Turkey’s Constitutional Court has ruled in favor of 166 people who had delayed access to justice due to lengthy judicial proceedings, ordering the government to pay each of them damages ranging between TL 2,000 ($144) and TL 56,000 ($4,056), local media reported on Wednesday.
The top court said in its ruling that the 166 people suffered rights violations on the grounds that the lawsuits they filed weren’t concluded within a reasonable period of time.
The applications to the high court included a lawsuit that hadn’t been settled for more than 37 years, Turkish media reports said.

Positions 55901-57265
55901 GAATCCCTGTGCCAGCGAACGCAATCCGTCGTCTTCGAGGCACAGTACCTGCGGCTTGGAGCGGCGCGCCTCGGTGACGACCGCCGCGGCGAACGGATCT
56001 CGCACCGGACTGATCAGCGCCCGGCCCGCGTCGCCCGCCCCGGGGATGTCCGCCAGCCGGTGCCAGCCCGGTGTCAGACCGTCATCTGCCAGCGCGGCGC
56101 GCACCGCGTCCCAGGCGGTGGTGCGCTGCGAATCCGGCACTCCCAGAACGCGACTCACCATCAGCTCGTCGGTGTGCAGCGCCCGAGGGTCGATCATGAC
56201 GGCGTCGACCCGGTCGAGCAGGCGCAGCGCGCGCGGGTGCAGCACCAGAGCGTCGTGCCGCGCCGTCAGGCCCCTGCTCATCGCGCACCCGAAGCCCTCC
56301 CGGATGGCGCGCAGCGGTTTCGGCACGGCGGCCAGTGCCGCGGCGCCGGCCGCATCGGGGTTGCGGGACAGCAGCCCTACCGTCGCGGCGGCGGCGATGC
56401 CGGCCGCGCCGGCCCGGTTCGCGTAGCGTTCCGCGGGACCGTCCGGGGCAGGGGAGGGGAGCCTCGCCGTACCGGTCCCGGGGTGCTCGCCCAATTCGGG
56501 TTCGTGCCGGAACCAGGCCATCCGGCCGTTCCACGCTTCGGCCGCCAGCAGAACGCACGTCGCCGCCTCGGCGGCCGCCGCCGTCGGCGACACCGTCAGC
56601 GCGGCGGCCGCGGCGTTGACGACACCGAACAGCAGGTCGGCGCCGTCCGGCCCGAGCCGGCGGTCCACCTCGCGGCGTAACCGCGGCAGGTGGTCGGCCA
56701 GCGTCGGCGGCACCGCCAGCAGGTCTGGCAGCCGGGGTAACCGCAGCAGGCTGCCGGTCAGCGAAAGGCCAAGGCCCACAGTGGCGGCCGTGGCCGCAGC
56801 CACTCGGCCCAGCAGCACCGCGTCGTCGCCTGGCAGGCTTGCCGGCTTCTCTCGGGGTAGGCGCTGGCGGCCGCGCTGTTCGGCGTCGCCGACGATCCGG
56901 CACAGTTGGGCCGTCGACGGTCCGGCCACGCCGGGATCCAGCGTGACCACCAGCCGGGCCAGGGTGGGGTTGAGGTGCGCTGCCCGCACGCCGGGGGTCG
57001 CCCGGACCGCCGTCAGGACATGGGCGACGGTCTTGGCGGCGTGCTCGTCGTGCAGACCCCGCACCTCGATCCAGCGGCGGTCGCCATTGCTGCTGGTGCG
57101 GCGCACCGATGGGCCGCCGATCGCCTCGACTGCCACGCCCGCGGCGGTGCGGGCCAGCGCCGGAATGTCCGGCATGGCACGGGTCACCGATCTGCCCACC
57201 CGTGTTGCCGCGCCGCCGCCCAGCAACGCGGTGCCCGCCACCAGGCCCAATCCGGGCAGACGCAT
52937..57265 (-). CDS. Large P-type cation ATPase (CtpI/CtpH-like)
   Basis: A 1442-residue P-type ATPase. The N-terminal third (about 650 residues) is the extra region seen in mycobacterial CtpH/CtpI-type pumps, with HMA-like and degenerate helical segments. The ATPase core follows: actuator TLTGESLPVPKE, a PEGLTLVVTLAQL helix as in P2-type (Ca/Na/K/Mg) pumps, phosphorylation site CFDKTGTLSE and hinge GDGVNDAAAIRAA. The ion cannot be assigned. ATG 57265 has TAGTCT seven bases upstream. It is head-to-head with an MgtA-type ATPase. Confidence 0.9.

In its unanimous decision, the court stated that access to justice within a reasonable period of time was guaranteed in the constitution.
The Turkish judicial system has been undergoing a crisis particularly after a coup attempt in July 2016 following which more than 4,000 of judges and prosecutors were expelled from their posts under the pretext of an anti-coup fight.
The Justice and Development Party (AKP), which has been ruling the country as a single-party government since 2001, has been receiving harsh criticism for putting the judiciary under its control and using judicial mechanisms to silence its critics.